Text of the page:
Posted by Somerset over 7 years ago
Why have Fibrestream chosen these areas when there are thousands more wanting fast broadband? Is it becuase the installation is relatively straightforward and hence low cost?

CD - the definition of NGA is not when all have it.

If it's so easy why aren't all the 70? companies who can dig up the road getting on with it or putting LLU into villages?
Posted by cyberdoyle over 7 years ago
I think fibrestream are doing several villages, this is just one of the first who have got their act together instead of just moaning about lack of access. If they are prepared to do some of their own dig they will get it long before the telcos will provide it. If telcos ever do. Also they must be fairly close to a pop perhaps? The VOA tax prevents many getting long fibre runs in. The definition of digitalbritain is when all have NGA not just those that make telcos lots of easy money leaving everyone else on narrowband. Good luck fibrestream bringing power to the people.
Posted by Somerset over 7 years ago
Where do the get the definition that says 'all'?
Posted by Somerset over 7 years ago
Where did you get the definition from that says 'all'?
Posted by cyberdoyle over 7 years ago
hi Somerset. I made it up. Cos its true. We won't have a digitalbritain until all can have access. Like phones and mobiles, they are only of use when others have them too. So it is with NGA. Once everyone has it then we can rock. Unless you think NGA is just for urban areas and everyone else can eat cake?
Posted by Somerset over 7 years ago
So there is 100% mobile coverage across the UK?

Be realistic. What you actually mean is connectivity at a reasonable price.

Many villages with exchanges have people close to them happy with 'up to 8M'.
Posted by cyberdoyle over 7 years ago
haha, you got me there Somerset... true, we haven't got mobile coverage in many areas too. To be realistic yes I do mean connectivity at a reasonable price ie not satellite. But once people get 'using' they will want and need more, and so any USC buildout to the havenots should be done using fibre. Cos copper is not the answer.. I agree with this analysis and I also think that much could be achieved without funding like Ashby are doing if we had a level playing field.
Posted by Dixinormous over 7 years ago
You have a level playing field, just not one that compensates for the lower population density and increased cost of deployment in rural areas. What you actually want is a playing field skewed towards you.

I would suggest speaking to local authorities in that instance for subsidies. Where they've agreed with a JFDI attitude it has worked.

In the interim the rest of us will live in the real world where we're stuck with copper for now. I'd adore fibre directly to my home, in the interim I'll take what I get while quietly pulling strings behind the scenes :)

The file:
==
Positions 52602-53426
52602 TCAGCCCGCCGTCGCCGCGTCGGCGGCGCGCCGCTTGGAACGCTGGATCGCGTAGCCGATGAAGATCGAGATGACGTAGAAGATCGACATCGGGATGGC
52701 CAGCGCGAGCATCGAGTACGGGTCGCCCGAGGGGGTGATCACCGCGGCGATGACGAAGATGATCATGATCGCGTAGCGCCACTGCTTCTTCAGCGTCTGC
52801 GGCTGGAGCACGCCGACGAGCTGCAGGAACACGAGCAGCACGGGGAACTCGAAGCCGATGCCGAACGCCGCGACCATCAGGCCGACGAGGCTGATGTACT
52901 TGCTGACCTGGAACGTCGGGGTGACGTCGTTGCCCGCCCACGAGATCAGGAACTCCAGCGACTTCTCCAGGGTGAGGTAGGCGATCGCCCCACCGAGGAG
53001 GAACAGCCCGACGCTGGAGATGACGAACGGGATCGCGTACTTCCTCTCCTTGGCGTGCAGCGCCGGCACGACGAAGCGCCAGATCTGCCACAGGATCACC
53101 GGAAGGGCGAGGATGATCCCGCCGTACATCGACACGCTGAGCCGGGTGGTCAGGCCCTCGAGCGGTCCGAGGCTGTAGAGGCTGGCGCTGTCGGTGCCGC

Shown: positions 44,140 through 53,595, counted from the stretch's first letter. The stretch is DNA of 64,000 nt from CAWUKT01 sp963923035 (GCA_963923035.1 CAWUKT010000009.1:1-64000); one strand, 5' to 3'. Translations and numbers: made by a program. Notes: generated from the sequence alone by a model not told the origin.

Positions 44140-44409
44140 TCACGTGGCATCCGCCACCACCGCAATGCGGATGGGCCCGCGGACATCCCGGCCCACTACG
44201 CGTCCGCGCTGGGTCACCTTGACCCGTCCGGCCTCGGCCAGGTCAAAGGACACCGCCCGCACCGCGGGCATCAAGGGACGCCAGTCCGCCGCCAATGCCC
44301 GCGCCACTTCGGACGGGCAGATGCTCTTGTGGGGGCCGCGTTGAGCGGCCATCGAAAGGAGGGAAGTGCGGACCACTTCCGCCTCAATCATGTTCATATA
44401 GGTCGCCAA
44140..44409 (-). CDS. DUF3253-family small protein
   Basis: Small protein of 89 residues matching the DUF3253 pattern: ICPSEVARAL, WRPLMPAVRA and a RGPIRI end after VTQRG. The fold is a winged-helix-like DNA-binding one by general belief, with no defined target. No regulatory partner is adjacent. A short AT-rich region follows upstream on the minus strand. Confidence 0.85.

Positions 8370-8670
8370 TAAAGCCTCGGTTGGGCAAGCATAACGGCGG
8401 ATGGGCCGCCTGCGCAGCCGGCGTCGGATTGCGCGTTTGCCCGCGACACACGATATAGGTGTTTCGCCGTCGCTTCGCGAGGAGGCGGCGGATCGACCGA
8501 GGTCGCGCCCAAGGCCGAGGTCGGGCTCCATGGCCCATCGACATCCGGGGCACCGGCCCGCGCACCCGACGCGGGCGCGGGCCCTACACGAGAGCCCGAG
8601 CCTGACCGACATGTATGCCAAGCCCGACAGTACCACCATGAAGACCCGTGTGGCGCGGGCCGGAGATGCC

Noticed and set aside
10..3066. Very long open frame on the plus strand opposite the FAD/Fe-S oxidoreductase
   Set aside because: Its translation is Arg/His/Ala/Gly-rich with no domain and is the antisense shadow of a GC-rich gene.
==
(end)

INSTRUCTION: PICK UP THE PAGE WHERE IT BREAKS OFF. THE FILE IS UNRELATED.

Posted by Somerset over 7 years ago
cd - so who pays for 'a centrally funded fibre into the village with a 1/10GbE backhaul, charged at a nominal fee'? How many (min/max) would this size of link serve?

And how many would be needed across the UK?
Posted by Jayprime over 7 years ago
herdwick - do you live in a town?
The likelihood, of getting FTTH in most villages is akin to watching the squadrons of flying pigs! And the costs if it were attempted, would be beyond the affordability of most villagers (other than those using village properties as 'second' homes!)
However, my phone line connection, nominally "up to 8Mbps", is, in practice, usually less than 200Kbps, so I also have problems withthe comment by "Somerset" that "Many villages with exchanges have people close to them happy with 'up to 8M'"! Afraid that it doesn't apply here in this village in South Norfolk.
Posted by Somerset over 7 years ago
jp - clearly the problem with ADSL is that the speed depends on distance and how to find a way of improving connection speeds at reasonable prices.

Would a solution be to find a way of providing a 1G link, which some seem to think is needed (with no justification) into every exchange (5500 in the UK) and then local organisations find a way of connecting to users.
Posted by cyberdoyle over 7 years ago
Somerset, I think most exchanges already have the fibre in them (colossus). Its just that villages can't have access to it. No POP. It isn't a gig of backhaul they are wanting, its a reliable connection that works. Faster speed isn't always the issue. If we are going to get connectivity to all we have to start somewhere, and a village pop seems like a great idea, and each community can start to help itself if the telcos don't wanna do it.
Posted by Somerset over 7 years ago
cd - rent an internet link and it will probably use that fibre. Actually a dedicated fibre connection.

You seem to be, wrongly, obsessed about access to existing fibres which be used for private circuits, exchange links etc.

What you seem to want, at minimal cost, is a dedicated internet connection from an ISP - correct?